Abstract 20252: Use of Ambulatory Event Monitoring in Identifying Patients With Delayed Presentation of High-Grade Atrioventricular Block Following Transcatheter Aortic Valve Replacement

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Abstract

Introduction: Delayed high-grade atrioventricular block (H-AVB) following transcatheter aortic valve replacement (TAVR) has been reported, but identification of such patients post-discharge (DC) has not been well studied. We assessed the utility of ambulatory event monitoring (AEM) in identifying such patients and risk factors.

Methods: Patients undergoing index TAVR at our institution from October 2016-May 2017 without a preexisting pacing device and without pre-discharge H-AVB necessitating permanent pacemaker (PPM) implantation were discharged with 30-day AEM. Baseline, procedural, and follow-up data were collected and compared among those with and without subsequent need for post-discharge PPM.

Results: Among 59 patients undergoing TAVR, 11 had prior PPM or ICD, and 6 required pre-DC PPM implant for H-AVB; 40 were discharged with 30-day AEM. Six (15%) developed H-AVB (3 Mobitz II 2nd degree AVB, 3 complete AVB) at a median (range) of 5 (4-24) days post-TAVR. There was no statistically significant difference in age, gender, or TAVR valve type between those with or without need for post-DC PPM, although 67% of the subjects presenting with late H-AVB had Edwards Sapien 3® valve, vs. 33% with Edwards Evolut® implanted (Figure, A). Presence of right bundle branch block (RBBB) at baseline was significantly associated with late H-AVB presentation (Figure, A). While 50% of subjects developed change from baseline AV conduction, this was not significantly associated with post-DC H-AVB (Figure, A). Those developing H-AVB on AEM were more likely to have RBBB or interventricular conduction delay after TAVR (Figure).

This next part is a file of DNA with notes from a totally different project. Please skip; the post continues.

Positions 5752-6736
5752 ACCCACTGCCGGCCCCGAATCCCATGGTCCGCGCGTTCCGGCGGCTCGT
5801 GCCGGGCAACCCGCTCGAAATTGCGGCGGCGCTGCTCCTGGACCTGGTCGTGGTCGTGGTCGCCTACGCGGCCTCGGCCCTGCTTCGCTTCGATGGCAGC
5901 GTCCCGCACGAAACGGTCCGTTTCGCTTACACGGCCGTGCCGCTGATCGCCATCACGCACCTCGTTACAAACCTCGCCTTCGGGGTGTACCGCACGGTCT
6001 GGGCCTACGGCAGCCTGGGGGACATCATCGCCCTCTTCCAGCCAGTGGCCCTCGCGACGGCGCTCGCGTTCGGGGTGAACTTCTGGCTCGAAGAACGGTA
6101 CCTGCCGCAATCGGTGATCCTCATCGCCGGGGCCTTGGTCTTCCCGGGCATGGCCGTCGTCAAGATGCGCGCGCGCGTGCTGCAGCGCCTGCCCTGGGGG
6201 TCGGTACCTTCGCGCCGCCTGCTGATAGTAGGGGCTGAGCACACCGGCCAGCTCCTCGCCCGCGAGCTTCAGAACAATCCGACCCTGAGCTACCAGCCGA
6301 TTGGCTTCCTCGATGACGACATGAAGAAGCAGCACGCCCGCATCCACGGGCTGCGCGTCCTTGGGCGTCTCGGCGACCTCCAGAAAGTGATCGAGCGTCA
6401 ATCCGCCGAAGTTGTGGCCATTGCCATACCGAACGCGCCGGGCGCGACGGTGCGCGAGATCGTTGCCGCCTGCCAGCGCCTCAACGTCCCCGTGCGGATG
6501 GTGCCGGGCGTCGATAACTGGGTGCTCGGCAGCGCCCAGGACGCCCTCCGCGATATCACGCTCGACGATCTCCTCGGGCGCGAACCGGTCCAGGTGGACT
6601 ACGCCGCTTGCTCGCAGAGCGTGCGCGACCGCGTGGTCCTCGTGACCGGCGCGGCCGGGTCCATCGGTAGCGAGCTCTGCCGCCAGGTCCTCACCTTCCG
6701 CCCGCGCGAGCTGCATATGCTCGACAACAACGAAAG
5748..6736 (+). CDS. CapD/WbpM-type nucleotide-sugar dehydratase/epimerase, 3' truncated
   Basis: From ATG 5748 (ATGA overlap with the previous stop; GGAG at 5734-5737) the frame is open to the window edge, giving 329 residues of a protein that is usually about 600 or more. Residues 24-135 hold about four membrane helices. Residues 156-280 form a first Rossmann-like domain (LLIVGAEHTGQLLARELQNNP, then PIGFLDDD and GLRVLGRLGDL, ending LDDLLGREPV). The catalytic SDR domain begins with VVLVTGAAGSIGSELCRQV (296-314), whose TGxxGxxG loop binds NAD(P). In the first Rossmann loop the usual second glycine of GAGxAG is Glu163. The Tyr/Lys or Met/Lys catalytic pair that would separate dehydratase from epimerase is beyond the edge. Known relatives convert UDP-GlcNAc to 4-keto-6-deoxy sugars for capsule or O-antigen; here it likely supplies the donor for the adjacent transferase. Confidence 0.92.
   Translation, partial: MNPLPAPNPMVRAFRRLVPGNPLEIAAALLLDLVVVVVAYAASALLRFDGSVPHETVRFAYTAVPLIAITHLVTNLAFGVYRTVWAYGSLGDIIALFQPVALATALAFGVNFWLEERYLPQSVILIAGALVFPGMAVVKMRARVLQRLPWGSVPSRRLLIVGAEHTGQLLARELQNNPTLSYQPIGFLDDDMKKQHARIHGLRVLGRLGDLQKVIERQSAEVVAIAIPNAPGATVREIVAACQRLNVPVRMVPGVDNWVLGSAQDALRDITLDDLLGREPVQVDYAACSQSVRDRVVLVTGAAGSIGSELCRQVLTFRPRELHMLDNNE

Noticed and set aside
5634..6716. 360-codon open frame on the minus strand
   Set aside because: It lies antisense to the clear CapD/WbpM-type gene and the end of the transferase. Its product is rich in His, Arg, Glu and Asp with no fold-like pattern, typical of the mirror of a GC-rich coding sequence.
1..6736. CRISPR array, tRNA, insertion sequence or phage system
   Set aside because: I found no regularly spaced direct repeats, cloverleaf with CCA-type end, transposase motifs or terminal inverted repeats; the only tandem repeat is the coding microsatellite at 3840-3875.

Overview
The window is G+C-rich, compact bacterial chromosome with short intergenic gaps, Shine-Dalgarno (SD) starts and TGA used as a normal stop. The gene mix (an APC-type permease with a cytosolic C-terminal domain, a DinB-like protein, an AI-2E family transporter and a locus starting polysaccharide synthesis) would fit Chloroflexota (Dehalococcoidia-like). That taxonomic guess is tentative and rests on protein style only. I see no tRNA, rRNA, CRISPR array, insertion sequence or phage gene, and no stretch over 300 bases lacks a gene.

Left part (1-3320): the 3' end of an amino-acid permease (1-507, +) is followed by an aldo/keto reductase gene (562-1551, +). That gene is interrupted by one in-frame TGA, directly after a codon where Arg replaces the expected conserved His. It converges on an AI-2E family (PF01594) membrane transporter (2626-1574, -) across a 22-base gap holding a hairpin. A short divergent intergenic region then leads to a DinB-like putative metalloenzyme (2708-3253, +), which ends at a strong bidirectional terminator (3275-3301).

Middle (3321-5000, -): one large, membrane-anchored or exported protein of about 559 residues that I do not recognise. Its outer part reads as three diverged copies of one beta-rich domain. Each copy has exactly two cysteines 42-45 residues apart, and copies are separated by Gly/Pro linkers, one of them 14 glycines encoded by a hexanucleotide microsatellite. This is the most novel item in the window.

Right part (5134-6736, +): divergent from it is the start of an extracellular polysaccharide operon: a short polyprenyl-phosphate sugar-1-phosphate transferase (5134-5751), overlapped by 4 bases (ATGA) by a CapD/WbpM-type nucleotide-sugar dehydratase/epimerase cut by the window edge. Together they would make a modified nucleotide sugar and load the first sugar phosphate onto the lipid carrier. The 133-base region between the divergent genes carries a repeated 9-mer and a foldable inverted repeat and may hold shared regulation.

Conclusions: Delayed H-AVB occurred in 15% of our patients discharged after TAVR and was identified as late as 24 days post-discharge. Ambulatory monitoring of post-TAVR patient is warranted, especially among patients with baseline RBBB, but even among patients without significant conduction disease. Further study to identify risk factors is needed.

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